Betty’s greatest barrier for access to medical care is the lack of medical resources close to home which is necessary to engage independently in physical therapy or other treatment options. Her closest care provider is 45 minutes away by car. Her neighbors and daughter are able to assist but have time restrictions due to the length of the drive to medical care. Prior to her difficulty with her shoulder, she was independent at home and able to drive independently to her primary care provider or medical care. She also has limited alternatives for accessing care with family or social support. Finding a solution to address the lack of local medical care resources is the priority.
In Betty’s pain assessment, she describes the location of her pain is in her right arm, that it is dull and achy and averages a 6-7 on a 0-10 scale. In addition, she notes some reduction in pain with over the counter medications. What other information would be most helpful to know about Betty’s shoulder pain?
The answer for the question is pain interference with activity. In the question descriptor, pain quality (dull, achy), pain location (right arm) and pain reducing factors (over the counter medication) are listed. Pain interference with
activity will reveal more about function, functional impairments as well as aggravating and relieving factors for pain, more so than the pain 24 hour cycle.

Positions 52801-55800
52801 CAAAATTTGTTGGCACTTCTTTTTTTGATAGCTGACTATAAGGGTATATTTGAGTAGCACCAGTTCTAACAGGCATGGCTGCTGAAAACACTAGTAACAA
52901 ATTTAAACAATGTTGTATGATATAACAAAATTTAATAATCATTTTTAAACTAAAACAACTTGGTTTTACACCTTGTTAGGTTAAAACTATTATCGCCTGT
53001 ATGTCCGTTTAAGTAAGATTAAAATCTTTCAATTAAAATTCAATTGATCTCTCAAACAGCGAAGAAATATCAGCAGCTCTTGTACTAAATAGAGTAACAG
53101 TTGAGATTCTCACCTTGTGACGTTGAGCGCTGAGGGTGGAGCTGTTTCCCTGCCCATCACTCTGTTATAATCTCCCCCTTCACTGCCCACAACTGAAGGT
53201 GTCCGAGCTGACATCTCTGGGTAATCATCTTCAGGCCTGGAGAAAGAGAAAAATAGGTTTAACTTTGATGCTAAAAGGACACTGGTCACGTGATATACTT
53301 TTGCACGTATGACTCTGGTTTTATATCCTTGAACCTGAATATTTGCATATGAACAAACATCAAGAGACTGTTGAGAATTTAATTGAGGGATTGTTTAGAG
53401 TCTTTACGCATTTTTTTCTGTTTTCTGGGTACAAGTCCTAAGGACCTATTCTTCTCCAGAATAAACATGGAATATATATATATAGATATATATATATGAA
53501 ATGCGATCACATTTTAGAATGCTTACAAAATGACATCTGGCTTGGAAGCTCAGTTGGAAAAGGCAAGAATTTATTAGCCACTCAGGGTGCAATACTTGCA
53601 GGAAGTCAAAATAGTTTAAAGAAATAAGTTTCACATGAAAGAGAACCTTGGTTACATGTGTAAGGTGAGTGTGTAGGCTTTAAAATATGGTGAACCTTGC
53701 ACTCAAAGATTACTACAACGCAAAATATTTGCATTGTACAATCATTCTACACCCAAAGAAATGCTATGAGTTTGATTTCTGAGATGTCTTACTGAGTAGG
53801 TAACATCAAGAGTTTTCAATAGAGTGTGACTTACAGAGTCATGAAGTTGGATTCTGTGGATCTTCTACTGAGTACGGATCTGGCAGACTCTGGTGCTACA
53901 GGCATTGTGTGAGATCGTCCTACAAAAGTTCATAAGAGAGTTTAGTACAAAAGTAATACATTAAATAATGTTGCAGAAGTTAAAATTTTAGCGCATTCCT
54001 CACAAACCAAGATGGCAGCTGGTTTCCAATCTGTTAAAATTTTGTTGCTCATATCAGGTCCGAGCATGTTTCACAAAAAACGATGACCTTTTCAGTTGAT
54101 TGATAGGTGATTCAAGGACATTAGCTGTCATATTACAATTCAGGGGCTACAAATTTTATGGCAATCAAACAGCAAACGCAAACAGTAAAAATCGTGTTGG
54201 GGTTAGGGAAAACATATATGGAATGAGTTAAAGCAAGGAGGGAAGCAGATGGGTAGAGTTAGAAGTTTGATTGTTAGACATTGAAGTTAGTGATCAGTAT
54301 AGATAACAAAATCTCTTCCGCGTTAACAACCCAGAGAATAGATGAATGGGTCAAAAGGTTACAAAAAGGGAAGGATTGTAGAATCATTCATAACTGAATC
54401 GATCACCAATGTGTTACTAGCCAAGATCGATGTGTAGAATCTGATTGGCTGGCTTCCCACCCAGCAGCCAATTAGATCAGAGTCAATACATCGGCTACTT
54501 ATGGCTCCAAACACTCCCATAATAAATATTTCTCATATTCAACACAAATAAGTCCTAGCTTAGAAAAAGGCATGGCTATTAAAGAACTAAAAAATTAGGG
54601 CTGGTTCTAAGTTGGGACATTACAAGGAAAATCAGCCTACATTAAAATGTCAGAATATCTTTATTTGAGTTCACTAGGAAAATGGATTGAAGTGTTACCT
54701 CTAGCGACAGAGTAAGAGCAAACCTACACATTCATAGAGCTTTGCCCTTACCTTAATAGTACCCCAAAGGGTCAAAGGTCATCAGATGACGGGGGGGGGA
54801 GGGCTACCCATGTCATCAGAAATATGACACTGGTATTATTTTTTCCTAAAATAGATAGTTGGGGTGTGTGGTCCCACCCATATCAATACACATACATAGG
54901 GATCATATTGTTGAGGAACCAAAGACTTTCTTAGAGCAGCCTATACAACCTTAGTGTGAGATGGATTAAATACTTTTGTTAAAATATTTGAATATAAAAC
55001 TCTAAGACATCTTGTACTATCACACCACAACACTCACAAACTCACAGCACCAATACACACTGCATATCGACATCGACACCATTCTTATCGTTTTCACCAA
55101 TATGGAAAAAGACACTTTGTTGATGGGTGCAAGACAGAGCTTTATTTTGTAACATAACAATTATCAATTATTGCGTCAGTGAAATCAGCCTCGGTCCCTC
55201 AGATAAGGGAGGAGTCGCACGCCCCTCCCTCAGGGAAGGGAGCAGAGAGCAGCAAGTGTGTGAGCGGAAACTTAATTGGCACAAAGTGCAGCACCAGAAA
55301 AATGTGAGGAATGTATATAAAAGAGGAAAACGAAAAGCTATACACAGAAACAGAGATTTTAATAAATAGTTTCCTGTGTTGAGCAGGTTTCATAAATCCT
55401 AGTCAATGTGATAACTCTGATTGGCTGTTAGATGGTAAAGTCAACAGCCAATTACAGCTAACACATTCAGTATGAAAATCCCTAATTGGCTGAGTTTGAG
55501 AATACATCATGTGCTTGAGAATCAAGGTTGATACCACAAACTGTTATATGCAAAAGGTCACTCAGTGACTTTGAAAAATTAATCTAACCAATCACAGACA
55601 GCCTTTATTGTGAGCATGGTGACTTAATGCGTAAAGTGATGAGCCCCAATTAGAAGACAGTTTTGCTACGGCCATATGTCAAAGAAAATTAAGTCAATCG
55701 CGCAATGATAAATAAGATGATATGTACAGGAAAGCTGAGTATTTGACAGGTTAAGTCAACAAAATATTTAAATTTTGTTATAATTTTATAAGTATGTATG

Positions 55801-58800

What of the following is a true statement regarding risk/benefit of NSAID use for an older adult?
The answer is the risk for renal system concerns with the use of non-steroidal anti-inflammatory drugs (NSAIDs). Renal and hepatic system complications are legitimate concerns. NSAIDs have risk for cardiac complications and
do not have increased risk for delirium in older adults. Older adults are as likely to receive pain relief from NSAIDs as younger adults.
. Betty is presenting to her primary care provider for a recheck after 4 weeks of home health services for Nursing, Physical Therapy and Social Services. She has now had pain for 8 weeks, and she reports her pain is the same. What medication changes should the primary care provider make to her medications?
According to clinical practice guidelines and evidence based practice recommendations, a steroid injection for adhesive capsulitis is the most appropriate treatment option at this time [5-8]. Opioid medications are not indicated for Betty due to her diagnosis of adhesive capsulitis. Evidence shows a steroid injection
to address inflammation of the glenohumeral joint capsule directly through use of an injection would better address the inflammation and pain  and changing the NSAID or the dosage of the NSAID would not be recommended.
As a primary care provider, what outcomes would you use to assess Betty’s progress and readiness for discharge from her home health services?
Betty’s primary complaints upon seeking health care were focused on pain and function. Level of assistance is important in clinical decision making, however provides limited information about progress and not enough information about function in relation to homebound status. Medication usage, motion and strength are important considerations in Betty’s progress, but do not determine readiness for discharge or homebound status.